A Bedford-Stuyvesant doctor was the guest of honor at the monthly “Conversations in Gallery” at the Richard Beavers Gallery in Bedford-Stuyvesant on April 19. Dr. Robert Gore is a physician at Kings County Hospital, and a community leader who uses his experience in the medical field to give back to his community. The monthly event, which is hosted by C. Zawadi Morris of BK Reader, brings forth local community leaders who work in various professions to the forefront — and spotlights someone once a month to discuss his or her experiences and dedication to community work.
Gore is the founder of the Kings Against Violence Initiative (KAVI) — a teen intervention program targeting at-risk youth. His commitment to his community makes him a standout member worthy of highlighting, and making others aware of his work, said gallery founder Richard Beavers.
“Because of his profession as a doctor and being from the community, and still working in a capacity to service that community — he sees the need to use his platform for outreach and to create programs for kids in communities where there is gun violence,” said Beavers. “How many doctors do you see using resources they have to reach back and create something for their communities?”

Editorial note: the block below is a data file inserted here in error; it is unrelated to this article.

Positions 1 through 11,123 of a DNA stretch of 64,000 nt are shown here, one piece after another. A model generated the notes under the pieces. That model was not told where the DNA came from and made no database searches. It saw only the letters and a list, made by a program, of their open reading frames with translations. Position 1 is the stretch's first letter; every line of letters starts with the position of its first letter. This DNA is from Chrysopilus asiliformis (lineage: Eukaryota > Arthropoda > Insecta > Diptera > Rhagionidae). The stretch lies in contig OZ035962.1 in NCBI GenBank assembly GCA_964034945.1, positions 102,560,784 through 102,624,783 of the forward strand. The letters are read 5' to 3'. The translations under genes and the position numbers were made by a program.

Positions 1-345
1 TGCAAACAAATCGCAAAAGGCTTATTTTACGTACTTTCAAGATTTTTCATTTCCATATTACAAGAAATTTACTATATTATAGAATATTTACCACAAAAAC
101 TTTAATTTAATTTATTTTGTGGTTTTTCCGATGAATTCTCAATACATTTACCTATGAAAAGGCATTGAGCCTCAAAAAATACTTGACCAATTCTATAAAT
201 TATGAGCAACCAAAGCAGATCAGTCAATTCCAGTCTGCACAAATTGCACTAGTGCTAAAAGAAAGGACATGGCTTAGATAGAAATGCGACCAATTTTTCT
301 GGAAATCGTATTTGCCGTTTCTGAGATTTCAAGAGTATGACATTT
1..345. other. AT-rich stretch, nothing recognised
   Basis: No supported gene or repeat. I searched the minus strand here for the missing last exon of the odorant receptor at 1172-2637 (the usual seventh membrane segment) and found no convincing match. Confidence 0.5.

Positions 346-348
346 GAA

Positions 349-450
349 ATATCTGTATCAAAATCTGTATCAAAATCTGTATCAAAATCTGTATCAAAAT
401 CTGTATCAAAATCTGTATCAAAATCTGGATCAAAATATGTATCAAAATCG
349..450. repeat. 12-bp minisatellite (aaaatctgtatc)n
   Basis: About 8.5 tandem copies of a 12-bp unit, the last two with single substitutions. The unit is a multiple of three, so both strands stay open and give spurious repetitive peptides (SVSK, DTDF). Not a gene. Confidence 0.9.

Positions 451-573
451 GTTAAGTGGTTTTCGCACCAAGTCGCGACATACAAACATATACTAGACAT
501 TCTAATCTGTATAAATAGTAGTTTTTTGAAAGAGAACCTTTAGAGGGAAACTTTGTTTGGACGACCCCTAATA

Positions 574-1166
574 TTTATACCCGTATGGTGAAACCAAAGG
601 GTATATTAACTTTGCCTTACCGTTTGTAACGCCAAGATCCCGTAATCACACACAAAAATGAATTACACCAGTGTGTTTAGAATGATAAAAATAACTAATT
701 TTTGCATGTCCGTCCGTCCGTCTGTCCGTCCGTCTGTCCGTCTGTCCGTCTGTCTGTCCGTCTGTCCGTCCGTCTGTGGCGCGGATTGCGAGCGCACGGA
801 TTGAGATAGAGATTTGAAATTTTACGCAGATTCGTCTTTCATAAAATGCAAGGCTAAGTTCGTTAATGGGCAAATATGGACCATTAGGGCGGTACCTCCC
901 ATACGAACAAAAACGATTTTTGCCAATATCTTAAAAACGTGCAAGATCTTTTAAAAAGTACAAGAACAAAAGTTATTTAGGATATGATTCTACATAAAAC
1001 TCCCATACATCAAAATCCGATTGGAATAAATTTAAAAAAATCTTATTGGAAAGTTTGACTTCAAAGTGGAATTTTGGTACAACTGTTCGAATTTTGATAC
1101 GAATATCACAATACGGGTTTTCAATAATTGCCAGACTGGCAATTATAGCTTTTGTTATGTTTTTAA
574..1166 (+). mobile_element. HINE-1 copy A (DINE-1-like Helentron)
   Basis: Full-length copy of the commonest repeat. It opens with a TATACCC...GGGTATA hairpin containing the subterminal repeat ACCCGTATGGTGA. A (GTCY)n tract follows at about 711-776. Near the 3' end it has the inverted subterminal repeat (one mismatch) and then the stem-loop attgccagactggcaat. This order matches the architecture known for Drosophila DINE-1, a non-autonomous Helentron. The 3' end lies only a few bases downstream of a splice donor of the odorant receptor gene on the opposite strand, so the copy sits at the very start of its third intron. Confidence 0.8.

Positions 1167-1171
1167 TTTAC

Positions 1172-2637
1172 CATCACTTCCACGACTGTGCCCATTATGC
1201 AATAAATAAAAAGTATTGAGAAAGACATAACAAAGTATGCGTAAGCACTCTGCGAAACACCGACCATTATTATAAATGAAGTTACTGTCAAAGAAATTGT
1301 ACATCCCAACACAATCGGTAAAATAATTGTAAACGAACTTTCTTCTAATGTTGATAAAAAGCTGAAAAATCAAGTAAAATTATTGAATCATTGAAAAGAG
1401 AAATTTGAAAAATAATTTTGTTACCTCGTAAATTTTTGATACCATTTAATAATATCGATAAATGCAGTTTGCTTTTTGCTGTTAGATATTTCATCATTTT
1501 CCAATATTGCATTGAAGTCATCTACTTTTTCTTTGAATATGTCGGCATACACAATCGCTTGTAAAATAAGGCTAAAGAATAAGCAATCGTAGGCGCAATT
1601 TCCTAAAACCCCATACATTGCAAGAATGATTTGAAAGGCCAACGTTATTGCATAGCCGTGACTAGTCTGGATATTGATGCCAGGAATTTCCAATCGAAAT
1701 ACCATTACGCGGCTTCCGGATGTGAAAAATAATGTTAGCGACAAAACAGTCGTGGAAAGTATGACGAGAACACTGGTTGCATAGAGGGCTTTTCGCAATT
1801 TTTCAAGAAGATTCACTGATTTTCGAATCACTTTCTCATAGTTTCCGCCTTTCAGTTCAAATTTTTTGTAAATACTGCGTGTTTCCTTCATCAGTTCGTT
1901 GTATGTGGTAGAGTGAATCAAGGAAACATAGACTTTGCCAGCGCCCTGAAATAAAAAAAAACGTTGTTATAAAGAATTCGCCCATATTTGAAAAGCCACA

At the event, the healthcare professional spoke about his work against gun violence, and the necessity of mental health in black communities — a subject that is very much tabooed, he said.
“We talked a lot about everything, but mostly about mental health and wellbeing,” said Gore. “And one thing I spoke about was making sure that people consider their wellness and talk about the signs and symptoms of a mental health problem because it’s such a taboo thing in our community — the African American and Afro-Caribbean communities.”
He said that an emphasis on mental health could help many seek out the assistance of counselors and therapists, and tackle many stresses that come with life, something Gore is very familiar with. Working full-time in the emergency room, his day-to-day tasks often come with high stress situations, and in order to manage that, it requires quick decision-making and daily stress management.
“A lot of my experience in the emergency room is seeing people who are stressed and sick, and people who are potentially dealing with something life-threatening — so I have to make micro and macro decisions in a short time frame and ensure I’m not missing anything important,” said Gore. “And it can be stressful, but over the years I’ve learned how to manage stress and how to heal from traumatic things.”
Gore said his work was only getting started and he planned on reaching more people with his work and hoped to pass the torch.
“For me, a big thing is capacity-building and anything related to doing community work because I’m also thinking about what’s in it for the long haul, and how the work will continue to evolve,” he said.